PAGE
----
Hayate the Combat Butler Volume 36: Manga Review

So, remember that creepy coffin in the attic? Neither does this volume. It does, however, remember Ruka and Nagi’s challenge.

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Oreimo: Kuroneko: Manga Review

Oreimo is a manga which starts well – high school boy Kyousuke discovers his fashionable (as in fashion model) and popular younger sister Kirino is secretly an otaku who is really into games with moe little sisters and decides to bond with her through her fandom while also covering for her with their parents – and then hits an ending where the brother ends up in an incestuous relationship where he ends up marrying that sister. One of the supporting characters in that work is Kuroneko – one of Kirino’s friends in otakudom, who also has a romantic interest in Kyousuke. Now, Oreimo Kuroneko dares to ask the question – what if instead of boning his sister, Kyousuke decides to court his sister’s classmate who is also into him instead.

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Battle Angel Alita – Last Order (1st Half): Manga Review

Cover of Battle Angel Alita: Last Order Omnibus 1

Battle Angel Alita ended – sort of – on an interesting note. Due to health issues, the mangaka, Yukito Kishiro, somewhat rushed the manga’s conclusion, quickly moving the story into the floating city of Zalem, before blitzing through the city coping with the revelation that everyone in the city has computer brains – and Alita ultimately ending up in control of the city. The sequel, Last Order, starts there, before going into an oddly different direction.

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Genshiken Second Season – Vol. 1-8: Manga Review

Cover of Genshiken Second Season vol. 1

When a creator revisits an old creation, it can be interesting from a reader’s perspective, as we see how changes with time influence that work, whether it’s the Eva Rebuild movies, or Chris Clairmont returning to the X-Men, Timothy Zahn returning to Star Wars, or what have you. With the revival of Genshiken – Genshiken Second Season – the manga elects not to pick up right where the old manga did, and instead skips forward, to a new generation of otaku and a look at how fandom has changed with time, with some interesting results.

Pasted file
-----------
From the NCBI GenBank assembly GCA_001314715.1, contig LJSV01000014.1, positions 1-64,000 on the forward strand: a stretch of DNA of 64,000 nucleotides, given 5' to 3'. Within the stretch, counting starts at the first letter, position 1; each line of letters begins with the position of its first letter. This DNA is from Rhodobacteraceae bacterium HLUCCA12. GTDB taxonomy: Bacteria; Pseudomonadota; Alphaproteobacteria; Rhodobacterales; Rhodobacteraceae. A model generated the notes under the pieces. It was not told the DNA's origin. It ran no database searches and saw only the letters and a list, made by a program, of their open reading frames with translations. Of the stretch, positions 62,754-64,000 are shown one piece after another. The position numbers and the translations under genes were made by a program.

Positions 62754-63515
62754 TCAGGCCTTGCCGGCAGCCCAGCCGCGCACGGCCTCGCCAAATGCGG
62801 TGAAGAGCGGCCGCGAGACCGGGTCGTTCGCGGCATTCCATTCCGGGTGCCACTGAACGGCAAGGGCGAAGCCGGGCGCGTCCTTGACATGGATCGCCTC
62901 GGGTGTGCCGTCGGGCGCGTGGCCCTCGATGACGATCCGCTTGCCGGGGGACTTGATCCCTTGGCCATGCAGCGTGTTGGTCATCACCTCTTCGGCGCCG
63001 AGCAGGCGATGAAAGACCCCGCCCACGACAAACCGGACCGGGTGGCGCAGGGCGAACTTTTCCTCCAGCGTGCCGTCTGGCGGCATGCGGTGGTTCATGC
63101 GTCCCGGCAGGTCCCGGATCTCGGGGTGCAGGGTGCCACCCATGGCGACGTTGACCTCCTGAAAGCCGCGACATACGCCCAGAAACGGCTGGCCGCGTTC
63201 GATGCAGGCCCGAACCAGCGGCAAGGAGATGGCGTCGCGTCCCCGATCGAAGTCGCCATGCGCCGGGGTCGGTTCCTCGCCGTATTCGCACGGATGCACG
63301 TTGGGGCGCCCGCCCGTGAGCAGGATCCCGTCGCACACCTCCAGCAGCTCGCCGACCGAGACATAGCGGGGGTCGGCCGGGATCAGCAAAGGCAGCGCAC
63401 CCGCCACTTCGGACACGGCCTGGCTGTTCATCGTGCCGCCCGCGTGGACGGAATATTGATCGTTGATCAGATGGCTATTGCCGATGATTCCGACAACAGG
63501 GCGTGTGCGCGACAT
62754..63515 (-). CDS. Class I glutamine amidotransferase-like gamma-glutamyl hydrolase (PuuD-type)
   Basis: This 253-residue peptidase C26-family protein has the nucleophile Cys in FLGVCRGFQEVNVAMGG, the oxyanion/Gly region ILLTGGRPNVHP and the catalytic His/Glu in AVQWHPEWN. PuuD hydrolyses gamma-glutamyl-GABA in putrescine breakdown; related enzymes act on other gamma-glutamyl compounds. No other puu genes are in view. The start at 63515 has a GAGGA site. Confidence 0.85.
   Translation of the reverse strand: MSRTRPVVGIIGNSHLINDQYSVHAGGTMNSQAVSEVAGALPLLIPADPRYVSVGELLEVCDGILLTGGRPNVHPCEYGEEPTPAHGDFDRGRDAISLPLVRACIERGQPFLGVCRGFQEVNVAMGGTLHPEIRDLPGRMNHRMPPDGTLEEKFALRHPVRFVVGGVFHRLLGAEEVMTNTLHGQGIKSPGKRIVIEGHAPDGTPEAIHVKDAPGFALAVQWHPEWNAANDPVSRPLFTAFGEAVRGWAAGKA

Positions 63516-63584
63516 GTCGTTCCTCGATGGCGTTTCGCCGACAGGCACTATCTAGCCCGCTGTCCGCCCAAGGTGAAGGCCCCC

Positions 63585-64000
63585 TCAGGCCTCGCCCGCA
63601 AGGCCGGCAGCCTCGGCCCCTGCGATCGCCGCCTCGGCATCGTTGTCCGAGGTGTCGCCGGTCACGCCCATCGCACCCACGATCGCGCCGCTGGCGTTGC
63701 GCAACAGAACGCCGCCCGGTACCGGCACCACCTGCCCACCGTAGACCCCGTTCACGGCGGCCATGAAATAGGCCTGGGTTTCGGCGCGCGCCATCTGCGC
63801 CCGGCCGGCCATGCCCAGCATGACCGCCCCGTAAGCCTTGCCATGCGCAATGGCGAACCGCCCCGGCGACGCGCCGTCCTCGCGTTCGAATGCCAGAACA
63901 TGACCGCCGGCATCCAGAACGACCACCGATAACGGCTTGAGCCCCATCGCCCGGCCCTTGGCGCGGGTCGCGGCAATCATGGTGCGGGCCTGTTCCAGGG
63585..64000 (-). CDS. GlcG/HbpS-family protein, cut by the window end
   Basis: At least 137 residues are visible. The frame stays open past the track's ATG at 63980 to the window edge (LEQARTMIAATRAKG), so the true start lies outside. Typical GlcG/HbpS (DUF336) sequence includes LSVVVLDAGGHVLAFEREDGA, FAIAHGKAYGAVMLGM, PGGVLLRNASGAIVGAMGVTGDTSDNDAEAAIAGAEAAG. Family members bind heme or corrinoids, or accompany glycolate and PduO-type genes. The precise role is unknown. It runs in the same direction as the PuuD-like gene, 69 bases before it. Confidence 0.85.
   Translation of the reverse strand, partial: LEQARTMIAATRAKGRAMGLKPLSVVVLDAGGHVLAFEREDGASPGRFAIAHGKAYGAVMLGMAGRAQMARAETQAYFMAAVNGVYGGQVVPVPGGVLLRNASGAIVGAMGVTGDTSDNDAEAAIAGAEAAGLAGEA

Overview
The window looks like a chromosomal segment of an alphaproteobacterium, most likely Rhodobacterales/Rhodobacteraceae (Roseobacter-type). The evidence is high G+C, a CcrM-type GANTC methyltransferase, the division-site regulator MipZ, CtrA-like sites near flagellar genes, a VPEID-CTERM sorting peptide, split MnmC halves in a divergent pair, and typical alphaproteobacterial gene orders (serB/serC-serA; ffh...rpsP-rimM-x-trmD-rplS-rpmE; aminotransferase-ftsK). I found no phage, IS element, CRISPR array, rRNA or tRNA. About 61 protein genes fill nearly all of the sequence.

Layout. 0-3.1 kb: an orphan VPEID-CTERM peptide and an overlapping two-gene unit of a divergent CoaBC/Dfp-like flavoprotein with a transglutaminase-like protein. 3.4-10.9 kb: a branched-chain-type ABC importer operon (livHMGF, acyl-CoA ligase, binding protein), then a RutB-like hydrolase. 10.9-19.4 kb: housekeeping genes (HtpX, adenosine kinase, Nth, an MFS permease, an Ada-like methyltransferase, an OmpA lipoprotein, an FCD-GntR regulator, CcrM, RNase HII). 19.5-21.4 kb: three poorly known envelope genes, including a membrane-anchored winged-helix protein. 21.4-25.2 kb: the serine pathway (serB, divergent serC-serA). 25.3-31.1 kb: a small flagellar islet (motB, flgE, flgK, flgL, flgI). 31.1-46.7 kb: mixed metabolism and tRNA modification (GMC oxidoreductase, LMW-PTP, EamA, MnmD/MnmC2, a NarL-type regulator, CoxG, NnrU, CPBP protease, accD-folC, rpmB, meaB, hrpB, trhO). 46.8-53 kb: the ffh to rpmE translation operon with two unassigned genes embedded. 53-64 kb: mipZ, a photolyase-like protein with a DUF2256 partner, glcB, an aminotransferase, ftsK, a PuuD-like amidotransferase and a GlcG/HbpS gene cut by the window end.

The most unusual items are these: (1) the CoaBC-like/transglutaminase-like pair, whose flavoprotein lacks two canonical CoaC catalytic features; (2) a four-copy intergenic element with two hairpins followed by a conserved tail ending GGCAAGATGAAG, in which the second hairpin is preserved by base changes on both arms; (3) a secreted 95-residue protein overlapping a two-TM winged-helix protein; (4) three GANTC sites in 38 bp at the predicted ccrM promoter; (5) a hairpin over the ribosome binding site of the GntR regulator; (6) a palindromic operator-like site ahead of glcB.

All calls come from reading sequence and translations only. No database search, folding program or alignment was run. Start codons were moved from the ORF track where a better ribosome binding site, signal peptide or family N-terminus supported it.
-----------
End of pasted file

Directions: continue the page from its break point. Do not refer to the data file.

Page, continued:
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Laid Back Camp: Vol. 1 – Manga Review

I enjoyed Laid Back Camp a lot. Between its informative depictions of going camping in Japan, it’s interesting travelogue sequences, and it’s generally chill tone, it ended up being one of my favorite anime, and one where I was kind of sad to see it end, and glad to see the show get a second season. After hearing that the manga had been getting an English release, I decided to check out the first volume of the manga.

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20th Century Boys: Manga Review

If I was going to describe 20th Century Boys in a high concept manner to someone in an elevator, I’d describe it as It meets The Stand. It’s a story that takes place over a vast scope of time, almost 30-40 years, with multiple time skips, and an apocalypse in-between, with a fundamental premise of a group of childhood friends being forced to face a great evil as adults. The difference is, the evil in It is a clearly supernatural, unearthly evil. The evil in 20th Century Boys is very, very human.

There are some spoilers below the cut.

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Food Wars Vol. 1: Manga Review

Cropped cover of Food Wars Vol. 1

When I reviewed Today’s Menu for Emiya Family, I was impressed not just by the charm of the story, but how well the anime depicted the act of cooking – how well it showed its work. It was a manga about family meals. This wasn’t just represented by the choices of food prepared in the work, but on how the series depicted eating. However, Food Wars Volume 1, which I’m reviewing today, kicked off a sort of boom of cooking anime and manga that lead to series like Emiya Family, and Food Wars could not be more different.

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Ultraman (Manga): Thoughts on Vol. 1-4

Ultraman cover art from volumes 1 & 12

If you think about it, superheroes have been a part of Japanese pop-culture ever since the post-war period, and in particular the 60s and 70s. Astro Boy is Pinocchio with Super-Powers. Characters like Shotaro Ishinomori’s Android Kikaider and Kamen Rider featured protagonists fighting a supervillain organizations and their superpowered minions, and so on. And, of course, there is the tokusatsu classic – Ultraman from Tsuburaya Productions.

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